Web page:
Miar Crutchley: So, thankfully we did get a really positive result. So, before the sign was in place around 30 per cent of drivers turned off their engines and afterwards, 50 per cent of drivers turned off their engines. So, that's a statistically significant increase, we've got thirteen percentage points there. So, everybody was thrilled because this has been such a protected project, to start out in 2019, to go quite a long way down a road with schools to then find we're not doing schools, to re-scope that, to bring different stakeholders on board. It's been a bit of a labour of love, so fantastic to get that positive impact there and yes, because of the time-lapse of the project Merton officers had to step in because obviously a lot of the Behavioural Insights Team time was taken with the re-scoping. So, you know, that then put the burden onto our officers to go out and it was a lot of hours of data collection, there was over 2,000 vehicles were measured and recorded. So, it was a fantastic result for us and hopefully we will go back and have another look, I haven't told the officers yet but if you are listening to officers you may go back this summer, I don't know, just to see, you know, where we are with things and if that's still working nicely.

Rhian Gladman: Well, I guess again the context has moved on even more hasn't it with the cost of living, obviously there's a huge impact to your local residents with that. So, that message, the saliency as we, sort of, say of that message continues to grow and be relevant doesn't it. So, fantastic result and like I say, you know, rigorously measured, a clear evidence-based and a clear statistically significant outcome of success of that measure that can then be rolled out elsewhere across London, hence us doing the podcast to get others to, sort of, take that project on board as well. So, brilliant result, what have been the, sort of, next steps, what are the next steps for the council in terms of behavioural insights and how are you taking this learning and this project forward?

Jason Andrews: Shall I jump in there Miar?

Miar Crutchley: Yes, great.

Jason Andrews: Yes. I mean, 50 per cent is great, it's really good, we have to remember it's one sign in one borough, if we had signs everywhere then that would drip feed into people's minds and I would expect that to go up. We've had a lot of sign envy from other boroughs.

Rhian Gladman: Okay, tell me about that.

Jason Andrews: So, we've had councillors come in and say, 'Why have they got that sign and we haven't got that sign and that's a really good idea.' So, we've had lots of discussions in the background around that and we're, sort of, putting people in touch with the sign providers but it's nice to have this evidence base to that but you have to bear in mind it's one sign in one borough in London. So, if you replicated that in every borough it would start training people. We're trying to push this out through things like this, this podcast, we have a cluster group of air quality boroughs, we're sharing the findings with our governing body, so the GLA are picking up on this and sharing the work more widely. I think the biggest impact is the visual one and people actually seeing it and thinking we want one of those signs. So, we'd like to do it elsewhere, obviously it's all dependent on financing, we'd like to see smaller signs like this outside schools, on some of our problem schools and the ones we can't have school streets on. So, there's some discussion about that, obviously it's all driven by finances and the art of what's possible but yes, there's a lot of interest in it. It shows that this intervention does work and I think the more it gets rolled out the more it will soak into people's consciousness and they will start switching off and that 50 per cent should go up even higher. We also have to think about the cost-benefit, if you have three officers out standing and talking to motorists which can be dealt with by one sign which costs very little, you know, accumulative cost of having officer time out there and you can outweigh that with signage. So, there needs to be that sort of forward-thinking around the finances as well. So, there's lots of discussion in the background about this one.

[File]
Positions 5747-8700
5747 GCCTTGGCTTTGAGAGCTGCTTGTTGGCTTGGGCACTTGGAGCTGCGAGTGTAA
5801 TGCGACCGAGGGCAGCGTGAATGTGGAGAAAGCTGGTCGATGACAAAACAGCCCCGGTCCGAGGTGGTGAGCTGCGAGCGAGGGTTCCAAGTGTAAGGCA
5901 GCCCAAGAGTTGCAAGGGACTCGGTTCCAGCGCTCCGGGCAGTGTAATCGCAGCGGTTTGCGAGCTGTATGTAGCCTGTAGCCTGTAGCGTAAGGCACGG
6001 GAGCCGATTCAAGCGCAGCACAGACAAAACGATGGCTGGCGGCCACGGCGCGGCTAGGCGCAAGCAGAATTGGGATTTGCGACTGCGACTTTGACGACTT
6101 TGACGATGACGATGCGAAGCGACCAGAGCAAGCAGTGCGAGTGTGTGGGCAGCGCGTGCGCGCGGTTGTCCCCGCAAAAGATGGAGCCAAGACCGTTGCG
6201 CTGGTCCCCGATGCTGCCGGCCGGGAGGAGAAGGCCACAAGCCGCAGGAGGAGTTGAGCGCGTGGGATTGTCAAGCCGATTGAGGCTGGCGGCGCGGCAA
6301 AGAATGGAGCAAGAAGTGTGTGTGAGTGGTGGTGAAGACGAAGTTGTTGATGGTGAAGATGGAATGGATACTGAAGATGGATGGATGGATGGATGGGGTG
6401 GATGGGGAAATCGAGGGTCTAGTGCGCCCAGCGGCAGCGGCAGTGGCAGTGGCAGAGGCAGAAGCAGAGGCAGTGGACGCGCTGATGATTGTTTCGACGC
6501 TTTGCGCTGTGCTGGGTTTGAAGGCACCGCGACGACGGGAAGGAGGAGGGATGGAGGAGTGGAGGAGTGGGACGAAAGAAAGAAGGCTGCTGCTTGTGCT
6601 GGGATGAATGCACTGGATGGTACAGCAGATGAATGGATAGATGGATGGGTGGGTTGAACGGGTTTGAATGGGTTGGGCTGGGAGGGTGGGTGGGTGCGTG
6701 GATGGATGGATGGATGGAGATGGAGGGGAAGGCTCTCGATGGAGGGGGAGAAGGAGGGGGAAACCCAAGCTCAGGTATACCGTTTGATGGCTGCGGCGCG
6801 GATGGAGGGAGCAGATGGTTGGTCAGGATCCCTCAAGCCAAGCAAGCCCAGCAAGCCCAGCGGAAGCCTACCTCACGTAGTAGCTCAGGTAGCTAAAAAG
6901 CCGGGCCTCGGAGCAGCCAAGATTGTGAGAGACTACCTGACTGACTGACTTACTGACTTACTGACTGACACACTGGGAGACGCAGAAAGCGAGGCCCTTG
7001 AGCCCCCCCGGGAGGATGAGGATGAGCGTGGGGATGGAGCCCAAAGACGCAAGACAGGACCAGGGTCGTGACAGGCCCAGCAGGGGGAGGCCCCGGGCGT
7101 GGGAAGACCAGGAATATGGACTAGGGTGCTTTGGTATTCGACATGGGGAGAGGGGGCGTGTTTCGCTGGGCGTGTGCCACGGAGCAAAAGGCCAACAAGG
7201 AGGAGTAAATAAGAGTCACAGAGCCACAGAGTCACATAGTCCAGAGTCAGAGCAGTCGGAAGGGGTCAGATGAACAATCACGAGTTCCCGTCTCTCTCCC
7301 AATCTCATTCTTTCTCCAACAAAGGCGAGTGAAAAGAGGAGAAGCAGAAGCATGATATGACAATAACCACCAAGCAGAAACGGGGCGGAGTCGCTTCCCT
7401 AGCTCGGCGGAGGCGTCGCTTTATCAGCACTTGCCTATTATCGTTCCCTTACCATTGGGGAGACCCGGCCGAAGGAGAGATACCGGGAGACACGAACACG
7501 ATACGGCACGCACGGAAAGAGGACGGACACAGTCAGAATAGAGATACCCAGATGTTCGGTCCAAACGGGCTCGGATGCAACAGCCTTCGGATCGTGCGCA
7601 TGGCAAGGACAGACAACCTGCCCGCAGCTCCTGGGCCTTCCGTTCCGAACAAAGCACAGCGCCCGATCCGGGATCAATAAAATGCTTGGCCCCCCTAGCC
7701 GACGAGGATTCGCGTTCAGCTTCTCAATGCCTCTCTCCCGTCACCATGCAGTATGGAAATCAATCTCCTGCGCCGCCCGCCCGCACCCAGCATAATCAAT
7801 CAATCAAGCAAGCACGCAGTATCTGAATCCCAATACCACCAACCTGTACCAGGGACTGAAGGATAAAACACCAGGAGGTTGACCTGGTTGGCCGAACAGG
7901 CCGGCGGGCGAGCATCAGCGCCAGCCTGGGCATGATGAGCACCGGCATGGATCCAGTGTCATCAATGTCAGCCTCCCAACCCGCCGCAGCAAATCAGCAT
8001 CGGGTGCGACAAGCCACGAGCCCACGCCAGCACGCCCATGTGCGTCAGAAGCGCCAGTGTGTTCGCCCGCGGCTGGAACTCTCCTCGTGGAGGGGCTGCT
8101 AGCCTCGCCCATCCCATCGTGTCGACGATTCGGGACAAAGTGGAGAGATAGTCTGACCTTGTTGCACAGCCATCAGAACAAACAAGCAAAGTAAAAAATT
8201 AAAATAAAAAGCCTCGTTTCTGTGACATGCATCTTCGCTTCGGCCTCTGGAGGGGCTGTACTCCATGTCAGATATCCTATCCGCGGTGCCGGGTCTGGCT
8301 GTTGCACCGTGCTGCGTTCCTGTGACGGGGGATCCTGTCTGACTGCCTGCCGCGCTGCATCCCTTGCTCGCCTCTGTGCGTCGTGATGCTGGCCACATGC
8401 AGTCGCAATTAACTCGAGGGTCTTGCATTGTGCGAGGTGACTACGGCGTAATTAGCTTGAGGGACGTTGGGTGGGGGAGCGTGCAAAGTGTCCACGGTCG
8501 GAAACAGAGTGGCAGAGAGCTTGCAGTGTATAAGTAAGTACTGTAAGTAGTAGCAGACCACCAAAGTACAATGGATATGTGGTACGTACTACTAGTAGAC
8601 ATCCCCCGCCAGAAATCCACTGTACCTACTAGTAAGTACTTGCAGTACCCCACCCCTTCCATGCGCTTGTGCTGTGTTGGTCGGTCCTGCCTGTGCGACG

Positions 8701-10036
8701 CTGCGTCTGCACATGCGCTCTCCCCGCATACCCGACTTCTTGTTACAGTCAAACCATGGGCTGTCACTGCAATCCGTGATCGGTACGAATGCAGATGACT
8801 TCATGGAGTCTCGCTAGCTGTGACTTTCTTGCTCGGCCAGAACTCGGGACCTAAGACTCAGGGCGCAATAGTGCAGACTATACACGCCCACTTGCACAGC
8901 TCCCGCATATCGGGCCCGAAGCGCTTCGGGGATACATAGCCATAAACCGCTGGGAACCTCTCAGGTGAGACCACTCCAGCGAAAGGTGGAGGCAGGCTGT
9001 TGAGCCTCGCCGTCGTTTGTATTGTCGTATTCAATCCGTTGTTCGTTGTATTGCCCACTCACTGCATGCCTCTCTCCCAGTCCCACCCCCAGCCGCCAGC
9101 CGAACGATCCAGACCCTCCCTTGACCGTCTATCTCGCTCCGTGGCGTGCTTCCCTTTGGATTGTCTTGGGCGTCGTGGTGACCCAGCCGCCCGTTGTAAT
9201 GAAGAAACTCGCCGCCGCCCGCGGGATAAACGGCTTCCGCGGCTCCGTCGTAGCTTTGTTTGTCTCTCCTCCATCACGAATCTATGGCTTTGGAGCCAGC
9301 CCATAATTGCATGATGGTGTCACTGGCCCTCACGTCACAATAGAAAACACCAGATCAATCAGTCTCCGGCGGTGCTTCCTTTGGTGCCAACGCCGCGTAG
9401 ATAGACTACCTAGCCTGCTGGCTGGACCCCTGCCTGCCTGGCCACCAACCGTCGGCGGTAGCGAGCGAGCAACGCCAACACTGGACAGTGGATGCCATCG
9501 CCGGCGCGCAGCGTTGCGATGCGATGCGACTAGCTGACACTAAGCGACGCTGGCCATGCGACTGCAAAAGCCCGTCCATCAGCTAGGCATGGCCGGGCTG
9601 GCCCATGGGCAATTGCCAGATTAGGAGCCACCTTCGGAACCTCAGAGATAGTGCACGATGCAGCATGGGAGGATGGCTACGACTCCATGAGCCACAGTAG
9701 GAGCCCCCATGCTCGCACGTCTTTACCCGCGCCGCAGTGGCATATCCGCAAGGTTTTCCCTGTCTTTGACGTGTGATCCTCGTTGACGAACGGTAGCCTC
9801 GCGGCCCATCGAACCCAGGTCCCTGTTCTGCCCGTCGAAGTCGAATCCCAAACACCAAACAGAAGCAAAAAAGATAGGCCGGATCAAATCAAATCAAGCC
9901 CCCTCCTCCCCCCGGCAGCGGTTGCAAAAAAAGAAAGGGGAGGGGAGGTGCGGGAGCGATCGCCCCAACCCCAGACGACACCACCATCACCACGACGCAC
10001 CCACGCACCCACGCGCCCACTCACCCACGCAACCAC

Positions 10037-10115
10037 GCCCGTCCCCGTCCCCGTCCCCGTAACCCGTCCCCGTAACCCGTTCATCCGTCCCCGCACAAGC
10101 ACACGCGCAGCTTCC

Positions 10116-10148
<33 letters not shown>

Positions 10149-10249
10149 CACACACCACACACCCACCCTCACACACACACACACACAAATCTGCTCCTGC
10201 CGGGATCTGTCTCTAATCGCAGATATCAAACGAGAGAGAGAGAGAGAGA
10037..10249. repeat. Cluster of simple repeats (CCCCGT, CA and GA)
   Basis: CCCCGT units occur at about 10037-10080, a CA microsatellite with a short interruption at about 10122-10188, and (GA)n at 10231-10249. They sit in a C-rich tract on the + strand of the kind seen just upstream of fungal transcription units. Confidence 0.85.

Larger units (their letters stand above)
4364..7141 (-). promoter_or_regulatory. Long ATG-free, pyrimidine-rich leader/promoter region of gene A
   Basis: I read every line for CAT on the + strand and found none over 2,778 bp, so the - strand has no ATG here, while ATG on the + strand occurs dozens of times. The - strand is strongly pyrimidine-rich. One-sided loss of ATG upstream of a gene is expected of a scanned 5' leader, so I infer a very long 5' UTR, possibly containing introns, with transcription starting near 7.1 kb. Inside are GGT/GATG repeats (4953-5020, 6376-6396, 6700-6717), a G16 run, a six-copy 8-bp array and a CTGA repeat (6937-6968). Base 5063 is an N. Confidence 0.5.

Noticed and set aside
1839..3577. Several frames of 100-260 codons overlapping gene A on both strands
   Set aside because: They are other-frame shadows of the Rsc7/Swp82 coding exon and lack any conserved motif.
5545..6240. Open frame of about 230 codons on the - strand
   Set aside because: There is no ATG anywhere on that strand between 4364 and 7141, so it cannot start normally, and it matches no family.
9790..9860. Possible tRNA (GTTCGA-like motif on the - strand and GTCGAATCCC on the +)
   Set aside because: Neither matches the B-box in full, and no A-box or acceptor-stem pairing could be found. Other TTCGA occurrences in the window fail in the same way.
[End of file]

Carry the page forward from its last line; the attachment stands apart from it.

Rhian Gladman: I think that point you raised earlier about, you know, those one-off campaigns, air quality local campaigns they are time-sensitive aren't they, they only last for so long and as you say the point of having officers out and about as well continuing to put that message when you have sign in place that's doing that for you every day there is a key difference there isn't there. So, has this project, you know, prompted any other behaviour change types of projects across Merton, have you got any other plans in this field?